# booleans.step

```message "George Boole was an English mathematician who specialized in logic,
especially logic rules involving true and false.  The Boolean datatype
is named in his honor.

In code, as in life, we base a lot of decisions on whether something is true or
false. *\"If it is raining, then I will bring an umbrella; otherwise I will wear
sunglasses.\"*  In the conditionals section we'll make decisions. First we need to look at true and false."

goals do
goal "Meet True and False"
goal "Compare numbers and strings"
goal "Evaluate 'and', 'or', and 'not' logic"
goal "Understand methods ending with question marks (predicates)"
end

step do
message 'Here are some expressions that return `true` or `false`:'
irb <<-IRB
15 < 5
15 > 5
15 >= 5
10 == 12
IRB
end

step do
message 'Notice we use a double equals sign to check if things are equal.  It\'s a common mistake to use a single equals sign.'
irb <<-IRB
a = 'apple'
b = 'banana'
a == b
puts a + b
a = b
puts a + b
IRB
message "Surprise!"
end

step do
message "For 'not equals', try these:"
irb <<-IRB
a = 'apple'
b = 'banana'
a != b
IRB
message "The exclamation point means **the opposite of**"
irb <<-IRB
!true
!false
!(a == b)
IRB
message "In `!(a == b)`,  Ruby first evaluated `a == b`, then gave the opposite."
message "It also means **not true** .  In conditionals, we'll see things like

if not sunny
puts \"Bring an umbrella!\"

We can also say

if sunny == false
puts \"Bring an umbrella!\"
but \"if not sunny\" is a little more natural sounding.  It's also a little safer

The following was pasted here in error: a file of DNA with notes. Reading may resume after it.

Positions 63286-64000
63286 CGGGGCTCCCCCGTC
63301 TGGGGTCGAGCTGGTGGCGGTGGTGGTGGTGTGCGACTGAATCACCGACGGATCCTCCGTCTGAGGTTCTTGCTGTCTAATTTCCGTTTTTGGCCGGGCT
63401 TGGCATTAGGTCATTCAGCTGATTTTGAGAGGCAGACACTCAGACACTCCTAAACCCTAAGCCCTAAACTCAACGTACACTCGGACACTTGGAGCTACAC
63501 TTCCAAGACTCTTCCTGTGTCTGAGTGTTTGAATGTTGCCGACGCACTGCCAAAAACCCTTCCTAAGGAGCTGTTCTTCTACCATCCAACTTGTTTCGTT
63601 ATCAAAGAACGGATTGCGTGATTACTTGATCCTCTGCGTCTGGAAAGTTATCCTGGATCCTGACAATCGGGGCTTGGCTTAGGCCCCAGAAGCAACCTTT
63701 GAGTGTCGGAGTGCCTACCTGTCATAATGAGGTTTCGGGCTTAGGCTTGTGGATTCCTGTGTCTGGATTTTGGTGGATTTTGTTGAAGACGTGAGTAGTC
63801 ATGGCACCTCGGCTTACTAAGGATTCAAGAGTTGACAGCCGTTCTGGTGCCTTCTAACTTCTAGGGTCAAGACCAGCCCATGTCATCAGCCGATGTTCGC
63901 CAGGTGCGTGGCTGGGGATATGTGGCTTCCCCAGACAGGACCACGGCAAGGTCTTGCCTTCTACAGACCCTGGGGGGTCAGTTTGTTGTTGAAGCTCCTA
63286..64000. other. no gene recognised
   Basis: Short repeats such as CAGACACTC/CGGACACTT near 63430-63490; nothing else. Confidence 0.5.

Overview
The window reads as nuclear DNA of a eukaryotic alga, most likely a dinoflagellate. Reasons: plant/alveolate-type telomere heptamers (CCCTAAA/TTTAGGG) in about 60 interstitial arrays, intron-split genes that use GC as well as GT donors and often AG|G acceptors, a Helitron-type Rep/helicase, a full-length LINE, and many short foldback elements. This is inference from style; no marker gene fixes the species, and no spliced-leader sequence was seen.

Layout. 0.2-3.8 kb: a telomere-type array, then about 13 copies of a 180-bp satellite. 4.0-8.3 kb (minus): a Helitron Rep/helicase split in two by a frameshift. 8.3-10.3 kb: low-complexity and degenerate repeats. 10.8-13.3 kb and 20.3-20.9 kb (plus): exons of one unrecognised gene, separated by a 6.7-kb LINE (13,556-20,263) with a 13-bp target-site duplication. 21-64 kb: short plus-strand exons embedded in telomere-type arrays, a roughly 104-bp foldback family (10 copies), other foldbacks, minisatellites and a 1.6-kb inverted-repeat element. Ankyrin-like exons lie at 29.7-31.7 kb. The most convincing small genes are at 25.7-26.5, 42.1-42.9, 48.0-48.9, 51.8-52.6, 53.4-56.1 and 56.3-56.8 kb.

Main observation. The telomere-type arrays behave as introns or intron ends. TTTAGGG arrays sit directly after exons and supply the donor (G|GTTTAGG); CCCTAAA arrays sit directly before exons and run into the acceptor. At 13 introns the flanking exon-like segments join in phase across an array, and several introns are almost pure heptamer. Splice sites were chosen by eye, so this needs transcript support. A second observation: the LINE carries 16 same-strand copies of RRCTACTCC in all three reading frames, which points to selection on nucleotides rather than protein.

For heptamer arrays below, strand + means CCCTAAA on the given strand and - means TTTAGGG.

- that double equals is easy to mistype as a single equals."
end

step do
message "We can check more than one condition with `and` and `or` . `&&` and `||` (two pipes) is another notation for `and` and `or`."
message "We do something like this when we Google for 'microsoft and cambridge and not seattle'"
message "Let's type some code into IRB. First, let's define variables:"
irb <<-IRB
yes = true
no = false
IRB

message <<-CONTENT
Now experiment. Boolean rule 1:  AND means everything must be true. For example, `true`
combined with `true` is `true`:
CONTENT
irb <<-IRB
yes and yes
yes && yes
IRB

message "`true` combined with `false` fails the test because `and` means everything must be true:"
irb <<-IRB
yes and no
no and yes
no and no
IRB

message "Boolean rule 2: `or` says at least one must be true:"
irb <<-IRB
yes or no
yes || no
yes or yes
IRB
end

step do
message 'By convention, methods in Ruby that return booleans end with a question mark.'
irb <<-IRB
'sandwich'.end_with?('h')
'sandwich'.end_with?('z')
[1,2,3].include?(2)
[1,2,3].include?(9)
'is my string'.empty?
''.empty?
'is this nil'.nil?
nil.nil?
IRB
end

explanation do
message "In code we ask a lot of questions. Boolean logic gives us tools to express the questions."
end